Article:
An online retailer is allowing customers to try on clothes when they arrive at their home and give them back to the courier straight away if they don’t fit.
JeansOnline, a company based in the Netherlands, is offering an “Easy Fit & Return” service where the courier who delivers their pair of jeans waits at the customer’s door for 15 minutes while they try it on.
If the item doesn’t fit, customers are able to hand the item back and get an automatic refund. The delivery fee for this new service costs almost 10 Euros (around $15), but is free for orders over 250 Euros ($375).
Paul Greenberg, chairman of the National Online Retailers’ Association, says having an option for the courier to wait at your door is a “great idea”.
“As retailers we have to try different things,” he told SmartCompany. “We have to be inventive, creative, brave and bold.”
JeansOnline is using the “Easy Fit & Return” service to address the perception that a major drawback to online shopping is the customer can’t try on a piece of clothing before they purchase it. Greenberg says this sort of hesitation is still around today.
“I think the resistance barriers are dropping but they’re still there,” he said. “The sweet spot for new retail is the intersection between the physical and digital. By doing this what the online retailer is saying is they’ll meet the online customer physically and that is really clever.”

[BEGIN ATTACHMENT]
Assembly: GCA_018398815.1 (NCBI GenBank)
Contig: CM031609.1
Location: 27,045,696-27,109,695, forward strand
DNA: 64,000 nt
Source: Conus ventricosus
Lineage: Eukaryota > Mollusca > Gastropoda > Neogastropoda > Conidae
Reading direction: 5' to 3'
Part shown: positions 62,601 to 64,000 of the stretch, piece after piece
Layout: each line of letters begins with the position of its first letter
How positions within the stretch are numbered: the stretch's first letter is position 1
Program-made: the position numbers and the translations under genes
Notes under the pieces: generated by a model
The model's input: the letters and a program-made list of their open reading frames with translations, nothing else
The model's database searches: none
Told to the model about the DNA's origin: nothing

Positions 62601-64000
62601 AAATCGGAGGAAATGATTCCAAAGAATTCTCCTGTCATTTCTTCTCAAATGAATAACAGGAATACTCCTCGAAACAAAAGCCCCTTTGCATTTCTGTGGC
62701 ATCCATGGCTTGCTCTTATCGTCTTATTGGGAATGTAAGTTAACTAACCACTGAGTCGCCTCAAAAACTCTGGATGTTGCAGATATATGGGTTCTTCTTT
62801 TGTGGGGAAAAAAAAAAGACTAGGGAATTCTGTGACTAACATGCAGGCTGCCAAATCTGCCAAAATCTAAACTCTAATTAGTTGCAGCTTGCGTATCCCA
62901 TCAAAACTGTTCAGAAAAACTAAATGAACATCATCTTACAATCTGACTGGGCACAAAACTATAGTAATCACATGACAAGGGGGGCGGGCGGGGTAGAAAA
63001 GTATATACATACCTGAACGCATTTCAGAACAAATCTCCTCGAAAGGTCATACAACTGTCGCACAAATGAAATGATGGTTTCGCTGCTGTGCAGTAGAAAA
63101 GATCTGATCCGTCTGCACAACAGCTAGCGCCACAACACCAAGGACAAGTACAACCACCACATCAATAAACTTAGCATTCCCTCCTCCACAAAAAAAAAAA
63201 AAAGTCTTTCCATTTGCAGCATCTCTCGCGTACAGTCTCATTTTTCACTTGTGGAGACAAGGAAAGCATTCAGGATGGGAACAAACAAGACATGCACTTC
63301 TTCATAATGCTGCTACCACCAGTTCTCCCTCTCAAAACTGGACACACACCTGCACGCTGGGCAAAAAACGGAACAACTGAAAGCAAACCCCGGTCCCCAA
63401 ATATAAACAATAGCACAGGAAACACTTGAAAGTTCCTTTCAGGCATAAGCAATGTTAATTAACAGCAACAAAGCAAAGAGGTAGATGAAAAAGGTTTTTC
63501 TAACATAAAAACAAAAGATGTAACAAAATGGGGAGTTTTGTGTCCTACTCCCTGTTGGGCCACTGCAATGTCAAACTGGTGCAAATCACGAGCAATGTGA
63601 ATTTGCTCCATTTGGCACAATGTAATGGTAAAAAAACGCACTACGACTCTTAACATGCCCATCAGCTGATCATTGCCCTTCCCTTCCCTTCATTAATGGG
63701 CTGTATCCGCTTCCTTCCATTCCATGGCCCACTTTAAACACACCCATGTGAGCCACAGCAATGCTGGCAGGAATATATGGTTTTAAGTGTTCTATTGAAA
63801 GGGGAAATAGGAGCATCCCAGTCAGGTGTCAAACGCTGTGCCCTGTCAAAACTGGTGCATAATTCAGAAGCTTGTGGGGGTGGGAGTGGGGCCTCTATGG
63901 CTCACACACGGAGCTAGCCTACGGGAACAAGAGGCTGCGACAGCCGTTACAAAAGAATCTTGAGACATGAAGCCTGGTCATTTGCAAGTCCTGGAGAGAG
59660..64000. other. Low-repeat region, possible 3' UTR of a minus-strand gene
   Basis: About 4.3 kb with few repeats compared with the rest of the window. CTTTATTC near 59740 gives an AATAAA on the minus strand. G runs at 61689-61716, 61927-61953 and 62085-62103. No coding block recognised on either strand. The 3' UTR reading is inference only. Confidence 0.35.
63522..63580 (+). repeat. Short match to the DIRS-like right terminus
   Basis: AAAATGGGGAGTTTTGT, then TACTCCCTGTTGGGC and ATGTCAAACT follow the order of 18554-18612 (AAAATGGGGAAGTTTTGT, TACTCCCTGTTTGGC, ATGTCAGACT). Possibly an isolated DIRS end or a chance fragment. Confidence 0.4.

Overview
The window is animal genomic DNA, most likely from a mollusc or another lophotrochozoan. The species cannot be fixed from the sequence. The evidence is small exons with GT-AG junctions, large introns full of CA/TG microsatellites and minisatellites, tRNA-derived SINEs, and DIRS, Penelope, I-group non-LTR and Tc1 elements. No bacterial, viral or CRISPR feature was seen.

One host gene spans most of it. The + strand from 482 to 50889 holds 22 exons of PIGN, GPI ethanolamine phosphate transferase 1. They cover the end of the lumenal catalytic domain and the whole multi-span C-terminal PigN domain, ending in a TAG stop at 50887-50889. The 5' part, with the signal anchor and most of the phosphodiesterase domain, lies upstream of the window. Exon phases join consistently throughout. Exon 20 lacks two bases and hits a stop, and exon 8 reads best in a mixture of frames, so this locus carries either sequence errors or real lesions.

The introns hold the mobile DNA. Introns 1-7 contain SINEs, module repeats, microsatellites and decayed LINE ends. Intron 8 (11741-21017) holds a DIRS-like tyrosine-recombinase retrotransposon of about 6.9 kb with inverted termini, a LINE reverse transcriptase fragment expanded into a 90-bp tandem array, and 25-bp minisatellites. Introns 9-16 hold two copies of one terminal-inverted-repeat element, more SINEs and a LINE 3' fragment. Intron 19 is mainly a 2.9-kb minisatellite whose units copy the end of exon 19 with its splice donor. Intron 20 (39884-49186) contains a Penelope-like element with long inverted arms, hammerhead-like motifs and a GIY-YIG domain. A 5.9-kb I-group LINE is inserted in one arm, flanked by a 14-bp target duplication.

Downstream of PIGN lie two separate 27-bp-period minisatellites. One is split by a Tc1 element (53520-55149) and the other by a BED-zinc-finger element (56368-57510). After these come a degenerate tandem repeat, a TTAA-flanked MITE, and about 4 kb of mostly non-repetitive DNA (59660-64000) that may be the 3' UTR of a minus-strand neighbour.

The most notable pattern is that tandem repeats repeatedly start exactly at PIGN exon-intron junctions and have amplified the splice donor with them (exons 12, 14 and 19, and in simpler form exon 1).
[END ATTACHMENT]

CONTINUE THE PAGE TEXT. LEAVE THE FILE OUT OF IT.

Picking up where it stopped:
Online retailers can also spend a significant amount of time, and therefore money, processing returns and offering refunds.
Greenberg says attention to detail and little perks can go a long way to creating customer loyalty, which in turn drives sales.
“For that new customer, this is a terrific way to get warm [to the idea of shopping online]. Once the customer is comfortable you’ll find that level of connectivity or interaction will increase.”
As for whether or not the concept will kick off in Australia, Greenberg says we’ll have to wait and see. With such a large country and relatively small population in comparison, delivery in Australia has “never been an easy nut to crack”.
“But regardless of whether or not it works, 10 out of 10 for trying,” said Greenberg. “We mustn’t forget that retail is at its core customer-centric. If we lose that passion a candle will go out.”